(12%). However, in a setting where living conditions are conducive to high scabies trans-

    missibility, exposure to presumptive crusted scabies and population mobility, a sustained

    reduction in prevalence was not achieved.

    Clinical Trial Registration

    Australian New Zealand Clinical Trial Register (ACTRN12609000654257).

    Author Summary

    Scabies is endemic in many Australian Aboriginal and Torres Strait Islander communities,with 69% of infants infected in the first year of life. Previous mass drug administration(MDA) programs using topical acaricides to decrease scabies prevalence have had varyingdegrees of success in Australia. We were invited by one community in eastern ArnhemLand to develop and deliver an oral-ivermectin MDA. Utilizing a before and after studydesign, we measured scabies prevalence through population census with sequential MDAsat baseline and month 12. Scabies prevalence fell from 4% at baseline to 1% at month 6,rising to 9% at month 12 in association with an identified exposure to a presumptivecrusted scabies case. For new entries to the cohort at month 12 scabies prevalence washigher at 14%. We were able to demonstrate a reduction in scabies prevalence in the sixmonths after each MDA with a low risk of acquisition (12%); however, a sustained reduc-tion was not achieved.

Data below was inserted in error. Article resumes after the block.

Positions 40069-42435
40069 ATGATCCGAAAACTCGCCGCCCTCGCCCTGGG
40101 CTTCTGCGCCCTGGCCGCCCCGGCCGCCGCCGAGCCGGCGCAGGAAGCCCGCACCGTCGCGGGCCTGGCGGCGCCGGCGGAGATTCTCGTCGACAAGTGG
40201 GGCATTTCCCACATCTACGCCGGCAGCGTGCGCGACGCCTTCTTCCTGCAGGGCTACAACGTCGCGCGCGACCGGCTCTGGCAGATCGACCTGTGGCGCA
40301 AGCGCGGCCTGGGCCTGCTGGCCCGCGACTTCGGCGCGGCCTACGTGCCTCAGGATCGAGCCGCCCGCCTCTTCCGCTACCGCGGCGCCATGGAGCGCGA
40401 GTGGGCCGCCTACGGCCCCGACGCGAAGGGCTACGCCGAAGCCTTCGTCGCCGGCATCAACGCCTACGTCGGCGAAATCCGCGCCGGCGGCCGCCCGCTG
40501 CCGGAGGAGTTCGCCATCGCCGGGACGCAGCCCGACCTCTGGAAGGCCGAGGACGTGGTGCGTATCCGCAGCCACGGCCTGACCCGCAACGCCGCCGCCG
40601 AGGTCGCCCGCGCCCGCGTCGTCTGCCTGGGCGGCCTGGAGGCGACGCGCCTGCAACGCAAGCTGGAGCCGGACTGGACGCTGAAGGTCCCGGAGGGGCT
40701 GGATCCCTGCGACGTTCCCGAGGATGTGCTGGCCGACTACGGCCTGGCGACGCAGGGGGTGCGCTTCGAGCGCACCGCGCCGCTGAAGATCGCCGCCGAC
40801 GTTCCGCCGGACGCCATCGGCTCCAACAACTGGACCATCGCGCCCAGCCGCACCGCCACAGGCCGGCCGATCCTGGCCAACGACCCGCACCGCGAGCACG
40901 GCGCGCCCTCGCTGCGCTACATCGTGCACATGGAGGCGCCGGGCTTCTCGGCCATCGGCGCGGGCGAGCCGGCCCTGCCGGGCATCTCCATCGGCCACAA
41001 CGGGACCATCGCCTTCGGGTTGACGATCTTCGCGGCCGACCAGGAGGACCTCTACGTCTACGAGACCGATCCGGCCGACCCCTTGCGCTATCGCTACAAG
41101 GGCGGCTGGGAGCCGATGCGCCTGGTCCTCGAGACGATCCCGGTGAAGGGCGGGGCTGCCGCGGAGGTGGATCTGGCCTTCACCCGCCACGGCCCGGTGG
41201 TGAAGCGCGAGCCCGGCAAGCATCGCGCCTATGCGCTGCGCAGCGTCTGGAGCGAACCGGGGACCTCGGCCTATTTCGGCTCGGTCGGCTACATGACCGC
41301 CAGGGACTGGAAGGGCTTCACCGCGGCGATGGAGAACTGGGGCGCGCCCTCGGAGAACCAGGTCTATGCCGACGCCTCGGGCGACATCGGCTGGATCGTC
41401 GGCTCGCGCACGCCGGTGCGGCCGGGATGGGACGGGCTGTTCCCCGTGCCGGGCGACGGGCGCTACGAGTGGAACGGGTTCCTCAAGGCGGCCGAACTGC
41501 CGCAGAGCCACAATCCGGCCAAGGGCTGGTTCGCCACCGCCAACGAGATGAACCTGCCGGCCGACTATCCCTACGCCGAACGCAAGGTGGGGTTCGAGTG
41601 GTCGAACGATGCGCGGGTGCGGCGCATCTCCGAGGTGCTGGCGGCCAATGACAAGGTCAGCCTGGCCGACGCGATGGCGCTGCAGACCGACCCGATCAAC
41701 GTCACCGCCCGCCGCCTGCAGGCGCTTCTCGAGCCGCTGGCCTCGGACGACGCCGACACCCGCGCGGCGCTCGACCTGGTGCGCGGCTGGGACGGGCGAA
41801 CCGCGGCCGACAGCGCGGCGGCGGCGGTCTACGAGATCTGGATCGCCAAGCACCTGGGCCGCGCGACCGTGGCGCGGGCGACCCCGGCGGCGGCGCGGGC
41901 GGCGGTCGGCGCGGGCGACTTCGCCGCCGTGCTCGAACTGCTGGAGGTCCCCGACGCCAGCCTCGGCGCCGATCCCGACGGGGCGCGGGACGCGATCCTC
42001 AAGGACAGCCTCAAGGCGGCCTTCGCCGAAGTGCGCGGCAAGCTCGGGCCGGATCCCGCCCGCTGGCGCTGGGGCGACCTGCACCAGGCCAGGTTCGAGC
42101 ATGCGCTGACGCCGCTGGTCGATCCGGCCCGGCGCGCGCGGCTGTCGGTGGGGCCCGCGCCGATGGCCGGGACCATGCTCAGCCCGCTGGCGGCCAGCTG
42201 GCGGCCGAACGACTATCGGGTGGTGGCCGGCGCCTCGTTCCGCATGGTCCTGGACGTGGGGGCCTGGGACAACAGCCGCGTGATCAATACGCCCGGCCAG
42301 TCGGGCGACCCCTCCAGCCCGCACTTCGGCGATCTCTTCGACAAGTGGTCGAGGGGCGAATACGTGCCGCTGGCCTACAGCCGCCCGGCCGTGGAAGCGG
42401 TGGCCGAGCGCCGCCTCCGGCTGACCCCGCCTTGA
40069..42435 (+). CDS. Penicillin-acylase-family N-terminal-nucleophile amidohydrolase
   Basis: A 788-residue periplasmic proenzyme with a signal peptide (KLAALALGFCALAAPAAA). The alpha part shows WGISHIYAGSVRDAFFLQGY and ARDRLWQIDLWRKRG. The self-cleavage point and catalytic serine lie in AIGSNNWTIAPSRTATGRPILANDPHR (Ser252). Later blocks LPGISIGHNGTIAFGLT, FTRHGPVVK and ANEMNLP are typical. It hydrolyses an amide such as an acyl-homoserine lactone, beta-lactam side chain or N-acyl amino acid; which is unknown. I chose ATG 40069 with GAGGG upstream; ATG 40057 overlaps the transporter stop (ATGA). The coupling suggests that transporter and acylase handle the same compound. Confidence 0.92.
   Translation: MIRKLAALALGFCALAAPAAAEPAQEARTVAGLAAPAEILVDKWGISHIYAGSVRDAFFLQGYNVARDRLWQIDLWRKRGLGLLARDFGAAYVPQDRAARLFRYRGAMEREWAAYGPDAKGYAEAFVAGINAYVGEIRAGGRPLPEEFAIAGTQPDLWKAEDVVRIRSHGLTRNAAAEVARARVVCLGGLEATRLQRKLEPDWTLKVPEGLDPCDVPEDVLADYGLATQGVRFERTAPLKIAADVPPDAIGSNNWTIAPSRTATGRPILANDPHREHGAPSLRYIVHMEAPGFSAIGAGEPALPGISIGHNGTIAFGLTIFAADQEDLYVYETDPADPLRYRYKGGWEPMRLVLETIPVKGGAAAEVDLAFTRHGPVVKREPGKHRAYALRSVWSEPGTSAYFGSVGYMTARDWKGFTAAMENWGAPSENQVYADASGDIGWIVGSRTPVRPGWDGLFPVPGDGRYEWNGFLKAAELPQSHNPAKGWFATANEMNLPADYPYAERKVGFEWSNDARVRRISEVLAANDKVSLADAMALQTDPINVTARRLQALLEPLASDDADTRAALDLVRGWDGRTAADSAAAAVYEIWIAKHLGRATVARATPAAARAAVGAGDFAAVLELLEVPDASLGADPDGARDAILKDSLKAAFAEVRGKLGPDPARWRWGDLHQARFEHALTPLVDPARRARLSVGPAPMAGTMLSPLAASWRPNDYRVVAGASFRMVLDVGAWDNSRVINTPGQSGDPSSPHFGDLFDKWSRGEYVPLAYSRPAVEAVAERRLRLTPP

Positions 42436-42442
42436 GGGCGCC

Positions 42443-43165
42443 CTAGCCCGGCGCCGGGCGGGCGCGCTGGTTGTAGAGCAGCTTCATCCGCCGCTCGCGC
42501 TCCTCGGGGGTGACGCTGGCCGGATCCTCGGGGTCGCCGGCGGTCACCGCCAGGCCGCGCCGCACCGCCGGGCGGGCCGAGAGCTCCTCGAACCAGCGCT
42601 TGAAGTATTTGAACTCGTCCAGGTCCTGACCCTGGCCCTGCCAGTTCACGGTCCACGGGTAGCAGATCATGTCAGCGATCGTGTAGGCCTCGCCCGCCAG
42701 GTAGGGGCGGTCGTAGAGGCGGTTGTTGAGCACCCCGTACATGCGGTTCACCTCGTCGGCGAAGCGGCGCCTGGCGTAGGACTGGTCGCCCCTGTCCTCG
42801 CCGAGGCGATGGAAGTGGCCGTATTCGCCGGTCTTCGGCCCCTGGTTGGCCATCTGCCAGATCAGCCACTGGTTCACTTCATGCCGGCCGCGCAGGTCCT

IntroductionScabies mites infect up to 300 million people worldwide, most of whom are children living inpoverty and overcrowded conditions.[13] In remote Australian Aboriginal communities, sca-bies has been near universal during the first year of life (69%).[4] Secondary infections withhighly pathogenic bacterial pathogens Streptococcus pyogenes and Staphylococcus aureus con-tribute to high rates of pyoderma in these communities.[58] Acute post-streptococcal glomer-ulonephritis (APSGN) and streptococcal and staphylococcal sepsis,[9],[10] are recognisedcomplications of pyoderma, whereas rheumatic fever, rheumatic heart disease and chronicrenal failure are postulated sequelae that all occur in Australian Aboriginal people at the high-est rates in the world.[11,12] In contrast, scabies is infrequently seen in non-Indigenous Aus-tralians.[2,8,13]